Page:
• This class is more personal. The teacher knows everyone and is friendlier than other teachers.
• Great teacher, great class; take a shot and take philosophy.
• Tough but informative.
• Pay attention.
• I’m really going to miss this class even though I didn’t get the best grade. It was my most enjoyable class.
• The only class where I actually learned something.
• Good course, but you had better study.
• It’s an awesome class (!!), and Father Peter is very helpful; just make sure you study.
• This was my favorite class. I had mixed emotions at first, but it has renewed my desire to go into religious studies.
• The professor is very fair and helpful. He seems to want us to do well and understand the material.
• If you don’t do well on pop quizzes, don’t take this course.
• This course has pushed me more than other classes.
• I very much enjoyed the course; I hope nothing changes.
• It’s a good class with a good teacher, but the pop quizzes are tricky.
• The professor gets me to want to learn more.
• If you want to learn, take this class.
• Decent amount of work needs to be done, but it’s a very informative class and the professor is one of the better ones I have had.
• A class every student must take.
• He is a great professor and has much wisdom to offer. The class was very structured; the grading and everything was very good.
• Certainly a tougher course but, if you do the work, you’ll be fine.
The feedback sheet also asks the students to suggest the grade they think they deserve and to do the same for the professor. Their honesty is refreshing. Not only do they usually assign themselves the grade they have truly earned, with fascinating regularity a student who claims a C or D for himself suggests an A or B for the professor!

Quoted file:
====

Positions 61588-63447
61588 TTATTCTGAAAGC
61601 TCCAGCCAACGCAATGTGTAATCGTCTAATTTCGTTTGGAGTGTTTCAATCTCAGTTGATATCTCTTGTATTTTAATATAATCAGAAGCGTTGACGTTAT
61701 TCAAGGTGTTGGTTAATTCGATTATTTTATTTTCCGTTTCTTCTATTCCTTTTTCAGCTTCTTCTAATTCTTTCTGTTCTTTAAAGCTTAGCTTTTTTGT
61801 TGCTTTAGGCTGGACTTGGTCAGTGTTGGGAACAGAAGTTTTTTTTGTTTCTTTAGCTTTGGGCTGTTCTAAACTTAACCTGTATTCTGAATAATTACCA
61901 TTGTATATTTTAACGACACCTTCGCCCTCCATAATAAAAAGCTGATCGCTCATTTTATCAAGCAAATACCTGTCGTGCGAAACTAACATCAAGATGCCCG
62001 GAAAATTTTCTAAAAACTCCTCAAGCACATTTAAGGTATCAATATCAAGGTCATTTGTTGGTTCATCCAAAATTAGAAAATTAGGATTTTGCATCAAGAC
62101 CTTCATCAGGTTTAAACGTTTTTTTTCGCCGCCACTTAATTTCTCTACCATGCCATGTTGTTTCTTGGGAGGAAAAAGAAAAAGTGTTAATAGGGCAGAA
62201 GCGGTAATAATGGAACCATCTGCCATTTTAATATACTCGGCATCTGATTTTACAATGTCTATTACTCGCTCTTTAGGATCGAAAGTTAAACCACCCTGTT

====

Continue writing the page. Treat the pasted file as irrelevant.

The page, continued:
So, what has been the point of this whole discussion? First, we must realize with Pope Benedict XVI that we are in the depths of “an educational emergency.” However, one must not presume that this has occurred overnight or that it has emerged full-blown from the brow of Zeus. Way back in 1943, the eminent French philosopher Jacques Maritain delivered a series of lectures at Yale University, in which he leveled a scathing critique of what was passing for education in America then. The New York Times and other commentators accused him of issuing an undeserved attack on the nation’s “public” schools. That lecture series is collected in book form as Education at the Crossroads – which should be required reading for every educator.
In 1987, Allan Bloom, in his blockbuster, The Closing of the American Mind, documented the demise with painful detail and accuracy. He, too, was castigated for his negativity. Truth be told, though, the very relativism he found objectionable in the students he was getting in college, he exhibited himself.
More recently, Mark Bauerlein upset the bureaucracy with The Dumbest Generation. The road from Maritain in 1943 to Bauerlein in 2008 has not been a long and winding road; it has been a direct and inexorable decline because the nation’s educational establishment have been hell-bent on repeating their mistakes, all the while clamoring for yet more money to support the failed experiment. Need we recall the classic definition of insanity? Doing the same thing over and over, expecting different results?.
A Latin proverb informs us: Discimus docendo (We learn by teaching). What have I learned these past five semesters? That the teachers’ unions have gotten away with academic murder in their refusal to accept responsibility for the massive ignorance of at least two generations. That Catholic elementary and secondary schools are, for the most part, the only game in town at present, requiring them not only to hold the line but to up the ante. That most students don’t want to remain “dumb” (to fall back on Professor Bauerlein’s adjective) and that they are willing to respond to the challenge when it is presented.